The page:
It’s not surprising to most that technology can be addictive. Not so long ago, when people talked about the subject the conversation used to circle around TV or the telephone, then electronic games and more recently social networks. But there are now many other categories, like mobile apps, chat rooms or even things like electronic gambling. Some of these are technological advances useful on their own right, and are attractive or even addictive to some but not most people almost unintentionally. Others products and services however, are intended and designed to hook people’s attention. The New School’s Heather Chaplin organized an excellent panel on Feb. 2018 in New York that discussed how and why companies utilize persuasive design elements in many of the products that litter our field of attention in the modern days, and the price society and individuals have to pay because of some of their more unfortunate product “features”.
The success of products is measured by their popularity, this can be observed when we considered indicators like number of downloads, items sold, reviews or revenue. Another example is how many electronic games announce their value through the number of hours a player can expect to spend on it, even in Steam (that is currently the top electronic distributor of computer games), the chart of simultaneous active gamers is prominently displayed as one way to entice gamers to make a purchase.
The pressure and competition is obvious, but when innovation and useful design ideas appear to be scarce, many product designers are willing to do anything to grab and hold of more users and extract from them as much usage time as possible.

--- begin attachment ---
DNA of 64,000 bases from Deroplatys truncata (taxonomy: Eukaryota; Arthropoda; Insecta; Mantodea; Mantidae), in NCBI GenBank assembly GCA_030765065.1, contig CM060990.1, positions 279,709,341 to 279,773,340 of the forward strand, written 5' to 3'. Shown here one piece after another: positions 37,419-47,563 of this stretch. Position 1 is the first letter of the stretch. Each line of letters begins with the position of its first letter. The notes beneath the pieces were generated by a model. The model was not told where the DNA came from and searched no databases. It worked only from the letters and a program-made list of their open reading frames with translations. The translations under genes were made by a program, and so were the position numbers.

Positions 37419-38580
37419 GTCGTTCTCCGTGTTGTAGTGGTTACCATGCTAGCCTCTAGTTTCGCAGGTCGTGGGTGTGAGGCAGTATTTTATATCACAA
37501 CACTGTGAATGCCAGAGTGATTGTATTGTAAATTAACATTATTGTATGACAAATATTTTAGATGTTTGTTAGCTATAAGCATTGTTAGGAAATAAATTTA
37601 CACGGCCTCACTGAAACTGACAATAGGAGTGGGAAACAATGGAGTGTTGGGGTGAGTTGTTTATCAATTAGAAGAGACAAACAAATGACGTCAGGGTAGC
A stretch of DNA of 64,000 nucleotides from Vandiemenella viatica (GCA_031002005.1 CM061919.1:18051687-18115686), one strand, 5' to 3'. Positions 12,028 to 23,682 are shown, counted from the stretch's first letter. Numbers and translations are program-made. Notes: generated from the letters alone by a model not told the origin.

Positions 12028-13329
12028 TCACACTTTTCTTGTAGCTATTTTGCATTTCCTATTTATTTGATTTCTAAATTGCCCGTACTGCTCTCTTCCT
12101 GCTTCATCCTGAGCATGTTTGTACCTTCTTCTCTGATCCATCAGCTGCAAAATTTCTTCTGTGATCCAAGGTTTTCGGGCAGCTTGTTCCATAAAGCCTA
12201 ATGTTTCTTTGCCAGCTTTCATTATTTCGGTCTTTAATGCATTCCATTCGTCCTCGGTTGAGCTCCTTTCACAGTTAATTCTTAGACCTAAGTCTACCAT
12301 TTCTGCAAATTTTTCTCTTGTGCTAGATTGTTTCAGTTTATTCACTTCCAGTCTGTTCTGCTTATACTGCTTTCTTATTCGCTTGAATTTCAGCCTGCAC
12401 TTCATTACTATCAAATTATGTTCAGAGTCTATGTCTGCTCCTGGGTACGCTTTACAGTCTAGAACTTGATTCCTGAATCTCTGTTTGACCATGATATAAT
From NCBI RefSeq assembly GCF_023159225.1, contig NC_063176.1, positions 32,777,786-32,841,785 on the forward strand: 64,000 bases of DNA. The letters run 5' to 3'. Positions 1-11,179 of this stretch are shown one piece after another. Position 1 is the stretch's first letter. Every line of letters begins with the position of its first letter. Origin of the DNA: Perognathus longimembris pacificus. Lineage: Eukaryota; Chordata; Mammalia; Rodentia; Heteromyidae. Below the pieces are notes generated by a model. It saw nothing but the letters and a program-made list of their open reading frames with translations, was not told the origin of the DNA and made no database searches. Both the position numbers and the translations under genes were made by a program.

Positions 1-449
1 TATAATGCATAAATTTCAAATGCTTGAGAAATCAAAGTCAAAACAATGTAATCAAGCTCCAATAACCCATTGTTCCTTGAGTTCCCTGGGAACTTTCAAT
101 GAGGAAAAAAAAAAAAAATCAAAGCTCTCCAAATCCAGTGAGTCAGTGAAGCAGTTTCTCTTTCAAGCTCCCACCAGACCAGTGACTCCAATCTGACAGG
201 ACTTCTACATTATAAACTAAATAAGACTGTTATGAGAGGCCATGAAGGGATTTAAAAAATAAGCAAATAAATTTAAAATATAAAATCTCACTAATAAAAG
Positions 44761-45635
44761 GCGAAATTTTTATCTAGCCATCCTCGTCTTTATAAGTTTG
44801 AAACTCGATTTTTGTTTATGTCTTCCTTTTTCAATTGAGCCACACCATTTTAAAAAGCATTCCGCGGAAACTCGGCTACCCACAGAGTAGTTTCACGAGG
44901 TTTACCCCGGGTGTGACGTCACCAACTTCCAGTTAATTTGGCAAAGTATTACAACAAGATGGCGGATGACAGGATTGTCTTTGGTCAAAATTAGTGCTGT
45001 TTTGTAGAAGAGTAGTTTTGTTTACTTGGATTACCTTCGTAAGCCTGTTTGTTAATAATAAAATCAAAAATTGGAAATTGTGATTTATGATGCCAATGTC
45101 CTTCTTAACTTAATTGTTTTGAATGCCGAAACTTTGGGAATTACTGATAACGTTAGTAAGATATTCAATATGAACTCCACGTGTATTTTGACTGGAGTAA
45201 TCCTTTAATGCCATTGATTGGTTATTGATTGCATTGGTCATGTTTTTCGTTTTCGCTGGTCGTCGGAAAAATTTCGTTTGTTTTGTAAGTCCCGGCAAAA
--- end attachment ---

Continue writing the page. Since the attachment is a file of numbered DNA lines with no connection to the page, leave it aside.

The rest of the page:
These psychological hacks, as explained by Nick Eyal, are design elements resulting from years of research and that intend to get people to devote attention to products and technologies. They go beyond making electronic games more entertaining (sometimes modern games feel a lot like work) or apps more useful. Persuasion turns into coercion when people get literally trapped and start wasting their energy on activities that are not in their own best interest, people are enticed to do things that they really do not want to do or things that they would not do otherwise.
While procrastinating between writing the paragraphs for this story, I discovered one small thing that YouTube does in a form of coercion: it by default auto-starts the next video when the one you’re watching is finished. There is a way to remove this, but how this is done I did not find to be very intuitive, and I assume this is by design. No, this is not the same thing as auto-play – that’s another annoying “feature”. To rid my web experience from this, I first had to click 4 times and login to discover that it’s not under settings. After a short while I gave up trying to figure it out myself, then, as with many other intentionally-counter-intuitive apps or websites out there, I had to actually Google the darn thing. By this time, I was already on the edge… but when the page I clicked with a potential solution started blasting audio from one of four auto play videos on it, I found myself scrambling to figure out which one was it before I was able to stop it. At least, it indeed explained how to stop auto-play-next on YouTube. Talk about getting stuck in unwanted territory! Ultimately the setting was in the main page right there in front of my eyes, but it was just lost to me among the many other elements of a busy web page. Anyway, I hope the setting stays, and I won’t have to re-set it every time!
The above is an extremely annoying but mostly harmless example of the Machiavellian design philosophies that plague many of the products that we depend for our daily electronic entertainment needs. But others, have much darker intent and consequences.